Climate and Nothofagus pumilio Establishment at Upper Treelines in the Patagonian Andes
SRUR, ANA M.; VILLALBA, RICARDO; RODRÍGUEZ-CATÓN, MILAGROS; AMOROSO, MARIANO M.; MARCOTTI, EUGENIA
Frontiers in Earth Science
Año: 2018 vol. 6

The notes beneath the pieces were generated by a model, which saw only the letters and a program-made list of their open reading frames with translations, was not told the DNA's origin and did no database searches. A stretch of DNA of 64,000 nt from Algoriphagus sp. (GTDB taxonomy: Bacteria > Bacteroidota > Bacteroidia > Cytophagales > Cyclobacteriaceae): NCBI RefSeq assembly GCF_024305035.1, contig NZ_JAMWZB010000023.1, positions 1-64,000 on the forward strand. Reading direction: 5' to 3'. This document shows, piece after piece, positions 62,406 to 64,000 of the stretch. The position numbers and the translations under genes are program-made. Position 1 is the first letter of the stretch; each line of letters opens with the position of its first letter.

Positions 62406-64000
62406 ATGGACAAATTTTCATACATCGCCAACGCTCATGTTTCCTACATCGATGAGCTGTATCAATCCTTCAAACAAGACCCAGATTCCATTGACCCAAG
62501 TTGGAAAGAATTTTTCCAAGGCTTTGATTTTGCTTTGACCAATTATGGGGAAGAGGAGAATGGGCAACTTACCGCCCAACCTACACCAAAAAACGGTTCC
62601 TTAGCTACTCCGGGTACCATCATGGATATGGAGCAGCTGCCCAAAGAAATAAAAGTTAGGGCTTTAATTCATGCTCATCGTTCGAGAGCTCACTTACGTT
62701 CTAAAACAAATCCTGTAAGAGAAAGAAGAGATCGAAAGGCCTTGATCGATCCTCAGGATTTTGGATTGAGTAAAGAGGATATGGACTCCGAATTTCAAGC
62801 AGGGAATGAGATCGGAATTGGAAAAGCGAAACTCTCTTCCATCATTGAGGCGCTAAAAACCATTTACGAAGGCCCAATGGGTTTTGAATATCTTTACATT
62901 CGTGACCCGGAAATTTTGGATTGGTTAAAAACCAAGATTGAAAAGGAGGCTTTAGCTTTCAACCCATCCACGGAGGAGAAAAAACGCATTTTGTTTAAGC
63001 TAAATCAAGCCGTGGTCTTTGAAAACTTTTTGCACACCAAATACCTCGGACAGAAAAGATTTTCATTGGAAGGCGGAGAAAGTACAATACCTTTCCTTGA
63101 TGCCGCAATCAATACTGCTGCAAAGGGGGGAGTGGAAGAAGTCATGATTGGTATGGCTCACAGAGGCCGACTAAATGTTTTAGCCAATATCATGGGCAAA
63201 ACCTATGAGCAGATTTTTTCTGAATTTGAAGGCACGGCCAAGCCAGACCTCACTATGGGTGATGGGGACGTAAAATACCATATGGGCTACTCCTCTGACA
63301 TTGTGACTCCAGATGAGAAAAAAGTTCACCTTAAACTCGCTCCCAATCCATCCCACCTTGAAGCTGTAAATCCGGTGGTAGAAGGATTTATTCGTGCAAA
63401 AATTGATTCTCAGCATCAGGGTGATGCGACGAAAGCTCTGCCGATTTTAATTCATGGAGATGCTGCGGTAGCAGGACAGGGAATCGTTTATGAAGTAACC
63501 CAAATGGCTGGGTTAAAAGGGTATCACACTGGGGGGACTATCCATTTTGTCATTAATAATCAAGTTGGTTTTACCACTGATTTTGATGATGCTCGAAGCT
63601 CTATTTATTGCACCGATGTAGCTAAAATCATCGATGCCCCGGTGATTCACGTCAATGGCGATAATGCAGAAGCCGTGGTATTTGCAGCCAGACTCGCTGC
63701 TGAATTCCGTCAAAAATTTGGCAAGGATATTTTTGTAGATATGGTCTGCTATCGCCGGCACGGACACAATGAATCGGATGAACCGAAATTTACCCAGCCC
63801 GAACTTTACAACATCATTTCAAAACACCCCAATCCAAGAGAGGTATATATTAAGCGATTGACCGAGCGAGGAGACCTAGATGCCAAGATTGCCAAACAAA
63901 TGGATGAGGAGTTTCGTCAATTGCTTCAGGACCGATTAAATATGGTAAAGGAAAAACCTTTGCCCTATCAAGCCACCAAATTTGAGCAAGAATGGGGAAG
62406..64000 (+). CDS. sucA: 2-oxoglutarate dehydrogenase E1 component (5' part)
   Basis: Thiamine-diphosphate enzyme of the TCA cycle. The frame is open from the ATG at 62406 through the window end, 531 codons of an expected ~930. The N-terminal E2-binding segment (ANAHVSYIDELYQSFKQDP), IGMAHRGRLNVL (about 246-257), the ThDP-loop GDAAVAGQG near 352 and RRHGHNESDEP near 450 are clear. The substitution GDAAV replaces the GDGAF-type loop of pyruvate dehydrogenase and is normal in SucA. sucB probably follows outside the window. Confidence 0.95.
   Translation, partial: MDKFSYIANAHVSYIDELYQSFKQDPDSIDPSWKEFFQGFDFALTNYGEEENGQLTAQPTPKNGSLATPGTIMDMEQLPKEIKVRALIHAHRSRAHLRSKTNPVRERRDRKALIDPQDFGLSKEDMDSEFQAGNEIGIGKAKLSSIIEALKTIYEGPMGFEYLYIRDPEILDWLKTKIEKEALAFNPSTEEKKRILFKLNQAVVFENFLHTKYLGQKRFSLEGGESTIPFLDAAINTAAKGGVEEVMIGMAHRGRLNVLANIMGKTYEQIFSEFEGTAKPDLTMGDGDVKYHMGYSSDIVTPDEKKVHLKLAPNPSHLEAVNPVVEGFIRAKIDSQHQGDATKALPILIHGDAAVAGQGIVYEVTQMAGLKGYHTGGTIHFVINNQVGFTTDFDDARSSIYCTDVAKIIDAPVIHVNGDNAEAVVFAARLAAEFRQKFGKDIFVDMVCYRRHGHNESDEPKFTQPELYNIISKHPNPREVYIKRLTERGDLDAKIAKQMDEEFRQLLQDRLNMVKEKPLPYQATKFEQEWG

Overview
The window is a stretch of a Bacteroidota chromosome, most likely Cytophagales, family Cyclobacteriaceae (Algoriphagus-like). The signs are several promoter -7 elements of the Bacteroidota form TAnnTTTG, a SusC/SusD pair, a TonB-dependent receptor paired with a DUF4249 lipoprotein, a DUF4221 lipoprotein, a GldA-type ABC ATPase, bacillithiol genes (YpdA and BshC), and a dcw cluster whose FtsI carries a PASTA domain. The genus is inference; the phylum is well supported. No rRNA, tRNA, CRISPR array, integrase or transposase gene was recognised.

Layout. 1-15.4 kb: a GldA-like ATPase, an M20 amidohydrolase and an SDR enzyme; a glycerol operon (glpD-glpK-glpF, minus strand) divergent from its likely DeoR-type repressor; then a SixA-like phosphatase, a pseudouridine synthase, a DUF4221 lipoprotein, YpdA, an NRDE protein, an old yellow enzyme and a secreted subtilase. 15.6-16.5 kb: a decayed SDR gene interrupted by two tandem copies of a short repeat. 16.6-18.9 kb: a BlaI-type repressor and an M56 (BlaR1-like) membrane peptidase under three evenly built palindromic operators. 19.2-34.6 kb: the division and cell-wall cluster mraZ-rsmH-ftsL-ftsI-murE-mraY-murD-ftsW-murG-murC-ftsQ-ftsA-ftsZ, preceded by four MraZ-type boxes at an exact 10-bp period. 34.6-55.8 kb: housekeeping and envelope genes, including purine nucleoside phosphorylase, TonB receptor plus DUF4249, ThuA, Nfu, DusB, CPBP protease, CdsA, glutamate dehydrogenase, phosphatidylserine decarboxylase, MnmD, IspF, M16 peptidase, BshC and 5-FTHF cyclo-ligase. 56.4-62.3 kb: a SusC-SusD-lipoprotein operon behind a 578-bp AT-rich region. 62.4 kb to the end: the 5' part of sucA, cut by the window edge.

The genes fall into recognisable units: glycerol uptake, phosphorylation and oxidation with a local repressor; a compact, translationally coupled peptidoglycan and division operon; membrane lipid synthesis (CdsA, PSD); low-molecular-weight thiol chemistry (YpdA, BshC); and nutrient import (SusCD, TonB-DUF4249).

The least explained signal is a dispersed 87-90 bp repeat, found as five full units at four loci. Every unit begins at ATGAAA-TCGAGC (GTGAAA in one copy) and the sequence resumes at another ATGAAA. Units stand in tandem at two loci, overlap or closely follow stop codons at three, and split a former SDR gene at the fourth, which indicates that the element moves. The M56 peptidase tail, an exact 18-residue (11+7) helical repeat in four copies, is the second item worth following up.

The upper treeline provides a unique opportunity for documenting changes in forestdynamics in the context of current environmental fluctuations. Documenting the responseof forests to present environmental changes will be very useful in developing andvalidating vegetation models that predict plant responses to global changes resultingfrom human activities. It is generally suggested that the expansion of the upper treeline islimited by cold temperatures, so warmer conditions are expected to induce an advanceof forests into alpine vegetation. Significant changes in temperature and precipitationhave already been documented in regional studies along the Patagonian Andes duringthe last decades. Across Patagonia, there are strong relationships between changes inclimate and variations in the Southern Annular Mode (SAM). The atmospheric circulationindexes, act as climate packages summarizing climatic information since they combinechanges in environmental variables. In order to complement previous studies in thenorthern Patagonia treeline, we have conducted a this study in the southern PatagonianAndes to: (1) characterize the patterns of Nothofagus pumilio establishment in theupper treeline along a precipitation gradient, (2) to establish the relationship betweenvariations in regional climate and tree establishment and (3) to determine the influenceof continental and hemispheric-scale climatic forcing on tree establishment at regionalscale. Our studies suggest that the location of the upper treeline of the N. pumilio forestin the Patagonian Andes is sensitive to changes in climate variations. The temperatureincrement has facilitated the tree recruitment, however, the rate of seedling establishmentappears to be more strongly modulated by the interaction between temperature increaseand variations in precipitation. The expansion of the upper treeline has been limitedto 5?10m from the abrupt treeline. This comparatively reduced advance of the forestin the alpine grassland is regulated by other biotic and abiotic factors rather than thetemperature increase. While the recent expansion of the upper treeline in northernPatagonia was regulated by temperature and precipitation variations associated with thedifferent phases of the Pacific Decadal Oscillation, the establishment above the uppertreeline in the southern Patagonian Andes was facilitated by climatic variations inducedby the positive trend of the SAM during the last decades.